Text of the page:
I had been thinking about how I could make more of the Ipads during Literacy and Guided Reading, but I did not really want to spend anymore cash on elaborate ebooks or do something for the sake of it.

I came up with an authentic context using the World Book Day App and a google form. The app contains extracts from books and some specially written full texts too. The authors featured have already proved popular with some of my class and certainly texts like Charlie Higson’s Zombie series look  very appealing to my year six boys!

The task could have been look at the books in the app that i have downloaded for you and keep out of my hair while i read with my focus group, but to give it authenticity and focus I included the survey and recommendation aspects too.

Once children had skimmed through or even lost themselves in one  the ebooks, they could then take the opportunity to fill out the details on a google form. As they entered their details into the form they  their preferences appeared live on the whiteboard at front of the class in spreadsheet form, I made the form and the accompanying data accessible to other members of staff too!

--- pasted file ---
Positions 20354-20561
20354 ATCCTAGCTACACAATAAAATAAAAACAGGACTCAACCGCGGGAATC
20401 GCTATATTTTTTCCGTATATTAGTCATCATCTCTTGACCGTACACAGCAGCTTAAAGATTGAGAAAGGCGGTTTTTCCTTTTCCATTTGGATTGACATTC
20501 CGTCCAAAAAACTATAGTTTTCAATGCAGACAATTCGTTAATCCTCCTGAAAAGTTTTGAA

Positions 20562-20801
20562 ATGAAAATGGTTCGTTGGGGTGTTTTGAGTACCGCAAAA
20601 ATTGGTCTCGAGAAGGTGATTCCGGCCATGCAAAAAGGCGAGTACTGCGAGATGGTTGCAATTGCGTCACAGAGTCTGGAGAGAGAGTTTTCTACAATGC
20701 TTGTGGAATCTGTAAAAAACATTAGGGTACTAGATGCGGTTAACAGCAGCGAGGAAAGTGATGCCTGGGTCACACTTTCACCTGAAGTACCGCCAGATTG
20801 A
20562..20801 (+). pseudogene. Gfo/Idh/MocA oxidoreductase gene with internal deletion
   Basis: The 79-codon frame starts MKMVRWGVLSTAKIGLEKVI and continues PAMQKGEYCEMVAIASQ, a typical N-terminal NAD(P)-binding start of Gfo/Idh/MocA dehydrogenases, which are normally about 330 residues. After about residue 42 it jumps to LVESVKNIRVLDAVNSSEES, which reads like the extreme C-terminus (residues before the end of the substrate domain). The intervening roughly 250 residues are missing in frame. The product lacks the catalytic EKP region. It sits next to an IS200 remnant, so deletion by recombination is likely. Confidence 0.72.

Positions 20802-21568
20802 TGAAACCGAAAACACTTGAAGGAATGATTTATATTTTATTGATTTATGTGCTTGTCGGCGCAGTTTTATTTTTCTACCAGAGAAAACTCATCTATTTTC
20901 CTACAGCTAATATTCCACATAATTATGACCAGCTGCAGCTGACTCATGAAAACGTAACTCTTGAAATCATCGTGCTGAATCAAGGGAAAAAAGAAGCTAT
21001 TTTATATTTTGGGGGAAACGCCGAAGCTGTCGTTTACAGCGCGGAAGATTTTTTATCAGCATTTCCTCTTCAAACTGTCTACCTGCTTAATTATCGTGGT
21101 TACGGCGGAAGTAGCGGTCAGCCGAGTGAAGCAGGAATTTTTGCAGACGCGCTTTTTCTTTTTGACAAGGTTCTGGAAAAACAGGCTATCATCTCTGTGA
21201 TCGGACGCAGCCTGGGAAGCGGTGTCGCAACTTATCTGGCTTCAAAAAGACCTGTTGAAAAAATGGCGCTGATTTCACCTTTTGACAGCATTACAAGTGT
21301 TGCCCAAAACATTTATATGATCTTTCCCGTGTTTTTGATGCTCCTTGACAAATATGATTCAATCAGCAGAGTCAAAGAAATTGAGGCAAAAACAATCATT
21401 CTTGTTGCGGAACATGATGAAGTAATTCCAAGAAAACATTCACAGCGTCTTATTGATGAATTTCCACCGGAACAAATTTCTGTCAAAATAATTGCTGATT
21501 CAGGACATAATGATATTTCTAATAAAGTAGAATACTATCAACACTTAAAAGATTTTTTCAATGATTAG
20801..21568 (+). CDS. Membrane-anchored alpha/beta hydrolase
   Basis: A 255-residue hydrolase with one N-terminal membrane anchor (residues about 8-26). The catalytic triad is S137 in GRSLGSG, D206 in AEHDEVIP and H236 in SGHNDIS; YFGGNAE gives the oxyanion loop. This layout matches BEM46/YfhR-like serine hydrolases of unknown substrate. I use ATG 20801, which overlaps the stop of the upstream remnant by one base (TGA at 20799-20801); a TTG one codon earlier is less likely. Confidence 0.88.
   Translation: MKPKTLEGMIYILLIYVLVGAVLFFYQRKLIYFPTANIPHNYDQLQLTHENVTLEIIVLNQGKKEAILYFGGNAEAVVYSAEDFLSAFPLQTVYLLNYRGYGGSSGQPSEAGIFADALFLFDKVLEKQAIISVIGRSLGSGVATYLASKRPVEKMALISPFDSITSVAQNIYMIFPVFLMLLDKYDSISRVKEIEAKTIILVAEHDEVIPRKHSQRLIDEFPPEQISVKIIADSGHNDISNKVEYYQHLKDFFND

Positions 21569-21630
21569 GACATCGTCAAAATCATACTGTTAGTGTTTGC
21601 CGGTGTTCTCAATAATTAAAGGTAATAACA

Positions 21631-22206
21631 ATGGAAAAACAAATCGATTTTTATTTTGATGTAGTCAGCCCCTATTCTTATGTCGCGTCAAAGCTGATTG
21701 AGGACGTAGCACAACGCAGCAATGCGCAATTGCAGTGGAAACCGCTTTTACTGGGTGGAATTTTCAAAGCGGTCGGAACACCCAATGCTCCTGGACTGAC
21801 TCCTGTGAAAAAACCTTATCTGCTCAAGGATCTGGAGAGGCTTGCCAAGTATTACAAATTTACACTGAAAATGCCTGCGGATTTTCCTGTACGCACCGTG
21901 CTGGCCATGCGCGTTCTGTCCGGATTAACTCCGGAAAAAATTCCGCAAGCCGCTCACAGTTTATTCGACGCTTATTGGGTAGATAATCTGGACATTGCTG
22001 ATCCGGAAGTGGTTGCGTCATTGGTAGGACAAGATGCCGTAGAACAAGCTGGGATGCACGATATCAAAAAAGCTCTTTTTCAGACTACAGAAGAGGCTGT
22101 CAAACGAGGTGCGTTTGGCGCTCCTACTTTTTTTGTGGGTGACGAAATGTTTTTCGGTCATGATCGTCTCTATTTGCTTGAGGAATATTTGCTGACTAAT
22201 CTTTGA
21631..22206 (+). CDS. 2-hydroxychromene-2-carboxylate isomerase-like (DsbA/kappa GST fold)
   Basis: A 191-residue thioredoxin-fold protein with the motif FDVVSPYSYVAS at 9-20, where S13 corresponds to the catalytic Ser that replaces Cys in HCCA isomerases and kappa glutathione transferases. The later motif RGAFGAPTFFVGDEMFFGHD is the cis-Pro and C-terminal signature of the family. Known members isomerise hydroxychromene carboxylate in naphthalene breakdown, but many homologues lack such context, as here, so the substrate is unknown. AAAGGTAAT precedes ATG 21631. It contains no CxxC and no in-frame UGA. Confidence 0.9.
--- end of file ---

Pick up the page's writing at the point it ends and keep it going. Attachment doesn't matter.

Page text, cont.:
In this way I could keep an eye on who had completed the task and who needed to add more to their entry. What’s more – and this is where the authenticity comes in – the Literacy coordinator now had an idea as to what texts to order for upper key stage 2, or at least my class.

An example of one of the responses :

After reading through some Anthony Horowitz, one boy submitted this via the google form:

We should have this book in our school because it is an action packed adventure book that I’m sure all of the boys would love! I would recommend this book from age 9 to 14. There are a series of these books which are all particularly exciting , we could make a decision on either getting this book or getting a different one from the series.

A note about google forms

These are very easy to create, but the url they generate is very long. I would suggest using a service like bit.ly to shorten the web address. You could also use add to home screen on the Ipad, which will create an icon on your ipad pointing to the google form.

Doing it this way also makes the children believe it is another app. There is a helpful video on creating a google form here.